Some months ago I blogged about my take on reflective practice. Since then I have been doing a lot of thinking around the topic, mostly because I have started to put together my CILIP Chartership portfolio and demonstrating that I am a reflective practitioner is a key part of the process. After staring at several blank pages, wondering how to start writing reflectively I realised that, before I could go any further, I needed to get a better sense of what my reflective style is.

I reflect, therefore I am

I say this because ‘I know’ I have a reflective style. As explained in my previous post, reflecting comes naturally to me, and this has been confirmed by feedback from others, in various situations, both at work and in education. Whenever I take a learning styles questionnaire, invariably I come up as reflector-theorist-pragmatist in fairly equal parts – my activist is lagging well behind. Why then, am I finding it difficult to write a reflective blog? In part, I guess, it’s lack of practice but there is more to it than that. I started blaming it on the way my mind works and the way I have been trained to think like a scientist.

And then it just dawned on me that having an analytical mind doesn’t stop me from engaging in reflective practice, in fact, it should be quite the opposite.

Doing it like a boffin

Lab books

Logging it: A lab book is one of the most important tools a scientist will use.

It seems to me that the social disciplines have claimed ownership of reflective practice, when in fact scientists do this all of the time. As a scientist, reflecting is a quick cyclical operation. Look back to those days in the chemistry lab. Following a procedure for an experiment, you were told to observe and write copious notes. What happens, can you explain the reaction? What would happen if you repeated it in different conditions? Can you improve the yield? This experiential learning – which also forms the basis of scientific research – relies heavily on reflective practice.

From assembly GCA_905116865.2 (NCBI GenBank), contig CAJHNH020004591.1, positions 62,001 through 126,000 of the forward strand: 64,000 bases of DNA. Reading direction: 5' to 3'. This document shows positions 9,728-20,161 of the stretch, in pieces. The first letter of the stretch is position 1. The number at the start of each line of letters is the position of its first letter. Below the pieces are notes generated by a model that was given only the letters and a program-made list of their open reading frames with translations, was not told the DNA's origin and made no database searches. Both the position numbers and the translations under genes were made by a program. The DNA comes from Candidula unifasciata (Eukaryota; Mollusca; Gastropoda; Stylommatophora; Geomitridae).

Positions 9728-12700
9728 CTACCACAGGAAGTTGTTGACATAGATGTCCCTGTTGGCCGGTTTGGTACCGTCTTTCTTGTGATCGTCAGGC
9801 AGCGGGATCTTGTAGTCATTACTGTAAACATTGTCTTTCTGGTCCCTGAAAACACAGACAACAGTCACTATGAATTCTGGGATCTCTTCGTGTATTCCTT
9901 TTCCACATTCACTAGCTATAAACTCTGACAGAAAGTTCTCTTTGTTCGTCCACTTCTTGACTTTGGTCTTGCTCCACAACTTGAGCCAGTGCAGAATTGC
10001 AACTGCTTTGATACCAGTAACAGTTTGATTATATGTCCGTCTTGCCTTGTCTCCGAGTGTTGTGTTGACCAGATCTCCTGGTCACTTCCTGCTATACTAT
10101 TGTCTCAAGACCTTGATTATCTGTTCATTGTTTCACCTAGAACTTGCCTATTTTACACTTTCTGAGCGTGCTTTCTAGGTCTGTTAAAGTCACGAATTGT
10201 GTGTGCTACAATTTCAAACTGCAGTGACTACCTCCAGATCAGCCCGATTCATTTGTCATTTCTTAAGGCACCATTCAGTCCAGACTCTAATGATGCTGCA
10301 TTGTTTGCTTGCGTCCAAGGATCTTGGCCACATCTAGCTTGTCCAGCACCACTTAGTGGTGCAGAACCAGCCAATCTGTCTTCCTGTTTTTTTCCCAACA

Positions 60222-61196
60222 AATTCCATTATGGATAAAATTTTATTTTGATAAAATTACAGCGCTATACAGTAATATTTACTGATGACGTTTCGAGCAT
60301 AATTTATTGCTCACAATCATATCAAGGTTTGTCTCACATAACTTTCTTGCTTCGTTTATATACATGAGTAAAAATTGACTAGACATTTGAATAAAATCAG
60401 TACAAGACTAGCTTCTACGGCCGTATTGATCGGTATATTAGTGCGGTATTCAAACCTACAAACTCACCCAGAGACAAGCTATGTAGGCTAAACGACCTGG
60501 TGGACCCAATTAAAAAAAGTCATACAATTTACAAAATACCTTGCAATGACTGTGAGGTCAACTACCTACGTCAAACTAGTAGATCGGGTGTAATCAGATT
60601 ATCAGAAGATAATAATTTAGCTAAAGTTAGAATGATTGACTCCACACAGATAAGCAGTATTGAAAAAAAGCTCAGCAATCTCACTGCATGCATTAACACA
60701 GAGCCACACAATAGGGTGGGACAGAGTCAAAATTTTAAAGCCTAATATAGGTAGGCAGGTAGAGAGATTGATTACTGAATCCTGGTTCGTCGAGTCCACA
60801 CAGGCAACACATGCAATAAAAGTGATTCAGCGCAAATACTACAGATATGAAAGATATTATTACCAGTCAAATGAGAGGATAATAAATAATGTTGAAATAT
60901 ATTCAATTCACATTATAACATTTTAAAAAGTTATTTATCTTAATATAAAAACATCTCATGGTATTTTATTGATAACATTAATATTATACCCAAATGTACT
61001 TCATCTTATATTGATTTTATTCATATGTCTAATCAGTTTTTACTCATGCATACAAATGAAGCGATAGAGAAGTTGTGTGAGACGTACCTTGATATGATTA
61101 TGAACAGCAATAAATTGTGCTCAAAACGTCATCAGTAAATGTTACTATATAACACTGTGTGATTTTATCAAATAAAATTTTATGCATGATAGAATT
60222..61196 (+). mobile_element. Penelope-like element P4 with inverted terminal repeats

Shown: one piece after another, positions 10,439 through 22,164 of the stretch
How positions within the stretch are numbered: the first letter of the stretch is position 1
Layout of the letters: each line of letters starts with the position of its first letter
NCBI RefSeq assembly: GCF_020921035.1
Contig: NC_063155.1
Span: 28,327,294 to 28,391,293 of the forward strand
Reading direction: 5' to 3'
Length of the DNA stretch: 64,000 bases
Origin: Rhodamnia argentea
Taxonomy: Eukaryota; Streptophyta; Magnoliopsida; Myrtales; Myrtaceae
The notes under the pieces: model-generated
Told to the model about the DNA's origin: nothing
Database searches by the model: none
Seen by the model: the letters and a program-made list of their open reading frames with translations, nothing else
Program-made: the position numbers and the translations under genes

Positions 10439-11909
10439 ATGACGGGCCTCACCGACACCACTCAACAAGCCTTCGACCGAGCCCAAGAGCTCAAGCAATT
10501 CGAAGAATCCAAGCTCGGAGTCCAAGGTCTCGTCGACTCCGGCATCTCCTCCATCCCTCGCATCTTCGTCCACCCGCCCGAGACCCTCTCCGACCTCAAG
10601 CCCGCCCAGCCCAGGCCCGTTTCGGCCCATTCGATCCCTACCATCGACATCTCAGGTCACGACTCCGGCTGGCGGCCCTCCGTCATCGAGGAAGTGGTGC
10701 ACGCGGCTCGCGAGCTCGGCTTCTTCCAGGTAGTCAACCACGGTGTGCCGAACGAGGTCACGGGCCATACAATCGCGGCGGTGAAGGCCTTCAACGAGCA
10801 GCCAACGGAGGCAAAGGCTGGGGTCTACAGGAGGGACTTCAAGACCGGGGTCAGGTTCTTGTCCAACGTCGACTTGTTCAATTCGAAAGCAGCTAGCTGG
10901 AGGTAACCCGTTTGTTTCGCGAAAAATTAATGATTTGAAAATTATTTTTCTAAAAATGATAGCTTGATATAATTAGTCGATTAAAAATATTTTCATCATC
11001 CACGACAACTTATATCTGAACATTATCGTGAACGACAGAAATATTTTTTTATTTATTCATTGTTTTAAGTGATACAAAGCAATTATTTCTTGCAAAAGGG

In my previous life as a research chemist I had to do this all the time and I learnt most of the key skills that still serve me well today: attention to detail, analytical and organisational skills, problem solving, and creative thinking amongst others.

The big difference between the pure science and social science approach to reflection is that the former works only with hard facts, whereas the latter is happy to bring in a subjective perspective. I think it could also be said that the reflective practice cycle in hard science happens faster and in smaller increments. That’s how I learnt to apply my analytical mind in the lab: observe problem, hypothesise solution, apply solution, observe reaction, prove or disprove hypothesis and continue this cycle until a theory could be established. By repeating this process it became, not just a way of conducting lab experiments, but also the way in which I operate and approach every learning experience.

Way forward…

There are good and bad news here. On the positive side, I think this reinforces even more the extent of my reflective nature. On the down side, it tells me that I have become so used to my own version of the reflective cycle, that it is difficult for me to externalise it.

What I think I need to do is follow this same process but slow it down so there is more room for the subjective observations to emerge. I also feel that I should not be afraid to use description mixed with my reflection. Much of the advice you get about writing reflectively says to avoid description and that has been worrying me, because I realise I do have a tendency to describe facts (that analytical mind again). However, taking a look at my old lab books, which are in a way the ultimate log, I realised that writing down the facts allows me to review them, draw conclusions and build solutions. Deep down, I’m always going to want something ‘solid’ behind what I say. It’s what makes me who I am, and if accepting that helps me to move forward and find my reflective writing voice, I think I may be onto something.